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Medieval Families - Origins

The origins of the Towneley name can be summarised as -

  • According to one report King John granted the land "Towneley" or "Tunleia" (field belonging to the Tuni or, more likely, field belonging to the town) to Roger de Lacy, Constable of Chester - about 1195. The other version is that Roger inherited the land as part of his estates in Clitheroe and Pontefract.
  • Roger de Lacy gave the land in "Tunleia" to Geoffrey, Dean of Whalley, who had married his daughter - before 1211.
  • Richard, grandson of Geoffrey, inherited the land (about 1236) - then married widow Cecilia de Thunlay and combined estates
  • John de la Leigh married their daughter Cecilia and inherited the Towneley Estates - about 1295
  • Their son Sir Richard took the name - de Towneley (he was Sheriff of Lancaster from 1375 to 1379)
  • His son John de Towneley was the first recorded user of the currently accepted coat of arms.

The spelling of the name of the family and estate has been recorded as Towneley, Townley and Townly - even by family members - so spelling was not taken too seriously then. However since the name is also - infrequently - recorded as Townsley or a variant then some trees are hard to trace!

 

Family Branches

The publication "Tracing the Towneleys" provides a excellent source for finding the documented family branches. It is available as a free download PDF from the Towneley pages at http://www.burnley.gov.uk/. The main family branches are / were -

  • Towneley of Towneley, Lancashire - is taken as the main tree. After the breakup of the estates in the 1800s it is often shown as Towneley of Dyneley - after a retained family property at Cliviger; also in the Burnley area. This line of the family mostly kept this "old" spelling for the surname - but even here they did sometimes drop the middle "e". All the families below are thought to be branches of this family.
  • Townley of Barnside - descends from Laurence; son of John and Isabel (nee Sherburne / Shireburne). Barnside is about 10 miles from Towneley near Colne.
  • Townley of Dutton - descends from John & Helen - with origins thought to go back to Richard de Towneley (d 1454). Descendants became the Townley of Belfield line with many present day members. Dutton is 14 miles from Towneley near Hurst Green and Ribchester.
  • Townley of Hurstwood - descends from Sir Richard of Towneley via 3rd son - John. Hurstwood is about 2 miles from Towneley.
  • Townley of Royle - descends from Nicholas; son of John and Isabel (nee Sherburne / Shireburne). Royle is about 3 miles from Towneley.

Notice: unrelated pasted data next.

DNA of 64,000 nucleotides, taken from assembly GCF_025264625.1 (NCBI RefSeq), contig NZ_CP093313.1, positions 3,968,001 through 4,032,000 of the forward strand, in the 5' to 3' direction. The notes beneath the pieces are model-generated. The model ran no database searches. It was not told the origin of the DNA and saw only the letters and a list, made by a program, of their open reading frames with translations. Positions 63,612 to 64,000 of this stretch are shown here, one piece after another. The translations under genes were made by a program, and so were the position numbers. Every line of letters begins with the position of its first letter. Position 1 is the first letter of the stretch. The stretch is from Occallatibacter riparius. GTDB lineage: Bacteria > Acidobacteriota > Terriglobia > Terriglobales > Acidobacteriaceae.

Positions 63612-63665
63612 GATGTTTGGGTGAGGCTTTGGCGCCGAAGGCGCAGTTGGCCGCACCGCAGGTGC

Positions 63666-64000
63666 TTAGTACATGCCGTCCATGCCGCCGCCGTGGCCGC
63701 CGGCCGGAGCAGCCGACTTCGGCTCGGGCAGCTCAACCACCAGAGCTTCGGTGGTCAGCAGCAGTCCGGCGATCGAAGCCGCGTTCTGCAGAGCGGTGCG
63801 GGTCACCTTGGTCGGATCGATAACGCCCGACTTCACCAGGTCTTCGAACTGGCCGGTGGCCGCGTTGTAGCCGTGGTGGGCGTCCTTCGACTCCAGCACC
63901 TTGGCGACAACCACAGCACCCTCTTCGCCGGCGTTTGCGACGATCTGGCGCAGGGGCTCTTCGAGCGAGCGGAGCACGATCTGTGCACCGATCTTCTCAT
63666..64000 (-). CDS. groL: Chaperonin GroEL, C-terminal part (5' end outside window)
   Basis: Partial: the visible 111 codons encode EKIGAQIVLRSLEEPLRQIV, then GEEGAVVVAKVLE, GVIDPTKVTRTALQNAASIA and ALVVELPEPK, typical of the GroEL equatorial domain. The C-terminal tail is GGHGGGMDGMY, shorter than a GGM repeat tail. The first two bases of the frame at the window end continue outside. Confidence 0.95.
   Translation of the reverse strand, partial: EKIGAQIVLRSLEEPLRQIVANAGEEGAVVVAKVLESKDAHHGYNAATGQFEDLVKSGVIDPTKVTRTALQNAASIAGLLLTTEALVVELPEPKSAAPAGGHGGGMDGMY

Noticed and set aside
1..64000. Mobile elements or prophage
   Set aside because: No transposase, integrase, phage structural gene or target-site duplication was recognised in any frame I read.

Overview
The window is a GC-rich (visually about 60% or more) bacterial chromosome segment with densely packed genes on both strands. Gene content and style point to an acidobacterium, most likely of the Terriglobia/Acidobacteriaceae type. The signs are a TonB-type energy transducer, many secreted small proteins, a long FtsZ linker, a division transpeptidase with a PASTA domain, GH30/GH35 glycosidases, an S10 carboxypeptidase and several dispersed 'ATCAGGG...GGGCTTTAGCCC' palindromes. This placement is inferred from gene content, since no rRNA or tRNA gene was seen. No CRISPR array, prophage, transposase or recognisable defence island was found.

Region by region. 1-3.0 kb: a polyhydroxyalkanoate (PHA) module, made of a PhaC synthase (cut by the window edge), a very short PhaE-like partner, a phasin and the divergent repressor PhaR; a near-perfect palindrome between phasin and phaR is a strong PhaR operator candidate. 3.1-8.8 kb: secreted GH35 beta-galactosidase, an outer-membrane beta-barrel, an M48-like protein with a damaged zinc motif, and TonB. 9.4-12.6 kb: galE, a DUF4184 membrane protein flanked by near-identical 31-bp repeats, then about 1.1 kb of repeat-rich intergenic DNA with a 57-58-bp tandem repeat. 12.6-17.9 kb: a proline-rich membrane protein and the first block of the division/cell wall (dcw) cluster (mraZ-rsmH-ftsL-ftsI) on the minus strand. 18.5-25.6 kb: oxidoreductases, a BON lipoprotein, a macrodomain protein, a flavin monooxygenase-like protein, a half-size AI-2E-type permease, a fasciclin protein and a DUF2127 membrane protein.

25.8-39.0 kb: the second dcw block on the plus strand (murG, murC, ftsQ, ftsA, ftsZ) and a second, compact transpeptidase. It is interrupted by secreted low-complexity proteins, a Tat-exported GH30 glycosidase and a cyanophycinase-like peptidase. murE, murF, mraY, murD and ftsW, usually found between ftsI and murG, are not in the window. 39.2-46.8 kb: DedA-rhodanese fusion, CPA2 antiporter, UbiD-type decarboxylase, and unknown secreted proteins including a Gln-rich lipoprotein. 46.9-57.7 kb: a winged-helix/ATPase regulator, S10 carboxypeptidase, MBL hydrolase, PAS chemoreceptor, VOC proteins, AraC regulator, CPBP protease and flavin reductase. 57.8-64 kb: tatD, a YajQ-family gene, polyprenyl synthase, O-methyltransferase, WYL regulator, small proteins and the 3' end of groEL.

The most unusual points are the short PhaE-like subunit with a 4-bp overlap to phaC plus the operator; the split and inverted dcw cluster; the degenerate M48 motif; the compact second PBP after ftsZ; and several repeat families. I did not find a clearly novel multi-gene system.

• Townley of Oakenhead - descends from Henry of Barnside but had died out before 1664.
  • Townley of Stonehedge - descends from Laurence of Barnside and is the source of the American Townley-Warner line of Virginia. Stone Edge (modern spelling) is about 7 miles from Towneley. Warner Hall in Virginia is a preservation site.
  • Townley of Littleton, Surrey - descends from Edmund of Royle and is the source of the American Townley line of New Jersey. Littleton was near to what is now London's Heathrow airport.
  • Townley of Fulbourn, Cambridgeshire - said to descend from Nicholas - who founded the Royle branch.
  • Townley of Drogheda, County Louth, Ireland - descendants of Royalist Major Charles Townley who is linked to Athclare Castle (nr Dunleer) and was shot at Gowran Castle by Cromwellian soldiers in 1650. Same coat of arms as Townley of Fulbourn(e) and thought to have common ancestors.

 

Family Seats

Towneley Hall, Burnley was the home of the Towneley family for over 500 years. The male line of the family died out in 1878 and in 1901 one of the daughters, Lady O'Hagan, sold the house together with 62 acres (250,000 m2) of land to Burnley Corporation. The house and remaining land is now Burnley's art gallery and museum plus golf course and playing fields (from wikipedia)

Townley Hall, Drogheda was designed and built by the architect Francis Johnston in 1799, for Blayney Townley Balfour, a descendant of Charles Townley (via Henry Townley). photo online map

Fulbourn Manor - the seat of this branch of the Townley family since the early 19th century. Richard Greaves Townley serving as MP for Cambridgeshire in 1831-1841 and 1847-1852. The family estates at Upwell had been acquired in the late 18th century from the Beaupre family through marriage. The Manor remained in the Townley family through the 20th century (from Cambridgeshire County Council)

Townley House, Ramsgate - ... is the gem in Ramsgate's collection of late Georgian and Regency buildings. Built in 1792 the large and commodious mansion soon became the centre of social life in Ramsgate. Mrs. Townley (wife of Charles of the Littleton branch) was a prominent pillar of local society and many were the balls and masquerades given at Townley House, attended by nobility and gentry of the county. Cards, at which she excelled, were a feature of the regular entertainment over which she presided, and to accommodate the overspill of Townley Castle was built opposite. It later became a boys school around the turn of the century and Vincent Van Gogh is rumoured to have applied to be a freelance art teacher there during his stay in Ramsgate. This structure was badly damaged during German bombing in WW1 on 22nd August 1917 when eight people were killed as giant Gotha bombers dropped twenty eight bombs on the town. What was left of the building has sadly long since been demolished. William IV was among the celebrated visitors that the Townleys entertained and during the 1820`s, the Duchess of Kent, together with the infant Princess Victoria ( later to become Queen ) stayed at Townley House for several months. more..

 

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